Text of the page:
ATA Looks to New Forum to Connect the Telemedicine Dots

August 31, 2012
107 Views

Some people probably think the American Telemedicine Association is simply an organization of vendors who sell equipment and medical devices.  Actually, the membership is quite diverse and includes companies that employ or contract with healthcare professionals to deliver telemedicine services to patients and consumers.

Some people probably think the American Telemedicine Association is simply an organization of vendors who sell equipment and medical devices.  Actually, the membership is quite diverse and includes companies that employ or contract with healthcare professionals to deliver telemedicine services to patients and consumers.

Now the ATA is creating a new forum for these firms.  Once the forum is underway, ATA CEO Jonathan Linkous says these companies will have an opportunity to come together, learn from each other and provide a collective voice on such issues as quality, reimbursement and patient satisfaction.  Joe Peterson, CEO of Specialists on Call, has agreed to serve as the initial Chair of the group.  Telemedicine is growing so quickly, and in so many different areas, that it’s difficult to keep up with the market.  But the ATA recognizes these companies are a “critical component in the future of healthcare delivery.”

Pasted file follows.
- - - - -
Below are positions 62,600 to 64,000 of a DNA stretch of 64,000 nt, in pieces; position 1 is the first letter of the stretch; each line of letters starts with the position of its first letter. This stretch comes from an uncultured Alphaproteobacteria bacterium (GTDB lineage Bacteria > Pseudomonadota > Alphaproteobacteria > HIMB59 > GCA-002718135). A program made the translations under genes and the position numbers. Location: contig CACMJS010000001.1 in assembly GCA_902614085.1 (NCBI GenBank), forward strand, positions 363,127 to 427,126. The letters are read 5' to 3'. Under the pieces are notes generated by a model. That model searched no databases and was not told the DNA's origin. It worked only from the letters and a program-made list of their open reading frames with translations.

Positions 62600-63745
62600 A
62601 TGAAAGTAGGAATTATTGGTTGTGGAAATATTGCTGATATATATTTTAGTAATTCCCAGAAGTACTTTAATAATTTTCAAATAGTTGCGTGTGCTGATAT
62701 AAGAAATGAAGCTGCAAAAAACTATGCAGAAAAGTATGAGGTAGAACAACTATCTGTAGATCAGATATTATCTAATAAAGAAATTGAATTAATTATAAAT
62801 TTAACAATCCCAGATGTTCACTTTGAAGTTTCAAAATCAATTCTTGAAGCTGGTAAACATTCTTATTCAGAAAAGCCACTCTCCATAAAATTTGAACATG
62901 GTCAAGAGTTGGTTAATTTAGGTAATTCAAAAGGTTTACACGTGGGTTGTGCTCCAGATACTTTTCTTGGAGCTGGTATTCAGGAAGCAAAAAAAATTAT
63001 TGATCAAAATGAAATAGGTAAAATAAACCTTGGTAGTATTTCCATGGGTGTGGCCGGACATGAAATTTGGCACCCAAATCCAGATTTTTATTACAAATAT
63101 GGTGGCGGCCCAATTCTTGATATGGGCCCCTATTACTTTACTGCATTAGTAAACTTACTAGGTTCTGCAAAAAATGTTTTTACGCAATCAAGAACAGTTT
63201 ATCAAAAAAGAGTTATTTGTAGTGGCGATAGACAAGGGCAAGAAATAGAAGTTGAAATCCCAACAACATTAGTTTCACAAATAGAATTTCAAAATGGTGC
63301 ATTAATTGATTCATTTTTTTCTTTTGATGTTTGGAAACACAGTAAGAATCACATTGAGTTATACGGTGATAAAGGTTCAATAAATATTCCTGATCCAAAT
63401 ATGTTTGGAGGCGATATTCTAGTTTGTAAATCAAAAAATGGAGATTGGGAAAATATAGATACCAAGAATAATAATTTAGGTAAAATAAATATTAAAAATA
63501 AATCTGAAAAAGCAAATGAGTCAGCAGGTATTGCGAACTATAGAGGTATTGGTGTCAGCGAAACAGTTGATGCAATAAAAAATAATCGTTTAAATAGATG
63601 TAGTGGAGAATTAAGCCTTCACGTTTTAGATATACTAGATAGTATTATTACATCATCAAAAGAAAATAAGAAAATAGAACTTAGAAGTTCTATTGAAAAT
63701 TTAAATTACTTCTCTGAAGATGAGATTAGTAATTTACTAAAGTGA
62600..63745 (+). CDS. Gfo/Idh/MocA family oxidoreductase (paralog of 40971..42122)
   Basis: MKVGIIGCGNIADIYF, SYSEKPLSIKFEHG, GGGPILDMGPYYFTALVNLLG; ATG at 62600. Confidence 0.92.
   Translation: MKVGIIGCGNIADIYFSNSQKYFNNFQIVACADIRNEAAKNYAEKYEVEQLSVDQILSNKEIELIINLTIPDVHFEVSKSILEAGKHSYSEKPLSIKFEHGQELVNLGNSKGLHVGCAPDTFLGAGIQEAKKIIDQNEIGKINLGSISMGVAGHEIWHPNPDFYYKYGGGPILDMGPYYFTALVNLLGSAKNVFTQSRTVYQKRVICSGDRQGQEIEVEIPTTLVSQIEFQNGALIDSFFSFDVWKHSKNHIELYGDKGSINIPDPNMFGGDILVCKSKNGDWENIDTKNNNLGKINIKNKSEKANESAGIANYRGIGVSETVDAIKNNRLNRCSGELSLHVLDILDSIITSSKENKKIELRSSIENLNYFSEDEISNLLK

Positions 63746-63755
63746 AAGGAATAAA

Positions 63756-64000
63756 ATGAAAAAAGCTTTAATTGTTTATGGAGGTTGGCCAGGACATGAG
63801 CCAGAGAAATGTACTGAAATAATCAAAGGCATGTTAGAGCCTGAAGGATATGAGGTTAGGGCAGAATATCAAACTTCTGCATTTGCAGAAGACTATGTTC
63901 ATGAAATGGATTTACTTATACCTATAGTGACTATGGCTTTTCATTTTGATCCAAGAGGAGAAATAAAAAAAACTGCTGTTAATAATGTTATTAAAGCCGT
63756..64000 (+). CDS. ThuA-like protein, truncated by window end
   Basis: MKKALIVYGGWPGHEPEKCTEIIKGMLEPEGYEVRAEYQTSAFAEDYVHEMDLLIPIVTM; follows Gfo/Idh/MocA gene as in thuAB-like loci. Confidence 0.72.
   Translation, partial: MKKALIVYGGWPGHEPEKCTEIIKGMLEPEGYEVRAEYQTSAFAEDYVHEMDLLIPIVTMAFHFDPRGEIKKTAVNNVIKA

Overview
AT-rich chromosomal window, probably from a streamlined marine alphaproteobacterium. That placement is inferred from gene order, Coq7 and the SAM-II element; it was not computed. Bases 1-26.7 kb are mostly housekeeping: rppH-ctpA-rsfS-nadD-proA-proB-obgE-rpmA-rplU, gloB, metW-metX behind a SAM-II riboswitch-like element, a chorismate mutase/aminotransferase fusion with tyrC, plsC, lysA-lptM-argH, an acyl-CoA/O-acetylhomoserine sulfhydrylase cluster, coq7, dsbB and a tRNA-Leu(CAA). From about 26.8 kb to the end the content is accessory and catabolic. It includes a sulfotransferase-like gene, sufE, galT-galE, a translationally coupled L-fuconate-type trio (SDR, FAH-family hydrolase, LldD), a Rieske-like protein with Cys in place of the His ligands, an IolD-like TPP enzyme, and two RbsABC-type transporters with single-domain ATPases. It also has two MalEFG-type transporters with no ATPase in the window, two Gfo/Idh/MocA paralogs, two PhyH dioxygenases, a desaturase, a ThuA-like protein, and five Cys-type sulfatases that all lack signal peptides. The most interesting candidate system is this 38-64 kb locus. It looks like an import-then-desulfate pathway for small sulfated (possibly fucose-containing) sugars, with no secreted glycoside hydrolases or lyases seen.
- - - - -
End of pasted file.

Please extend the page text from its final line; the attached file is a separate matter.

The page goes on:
They will become even more important when Medicare eventually allows full reimbursement for doctors treating patients telemedically, no matter the location, and for store and forward services.  This is a simplification of a government-ese description, but currently, reimbursements for telemedicine visits are limited to patients who are 25 miles outside a metropolitan area.  And Medicare does not reimburse for the storing and forwarding of patient medical images unless you’re a healthcare provider in Alaska or Hawaii.

Those of us in the industry know that the telemedicine industry would skyrocket if two things were to happen:

1.  Medicare takes the leash off telemedicine and reimburses physicians for all forms at the same rate as in-person visits.

2.  A solution for the problem of medical license silos is implemented.  Right now, doctors need a medical license for every state they see and treat patients.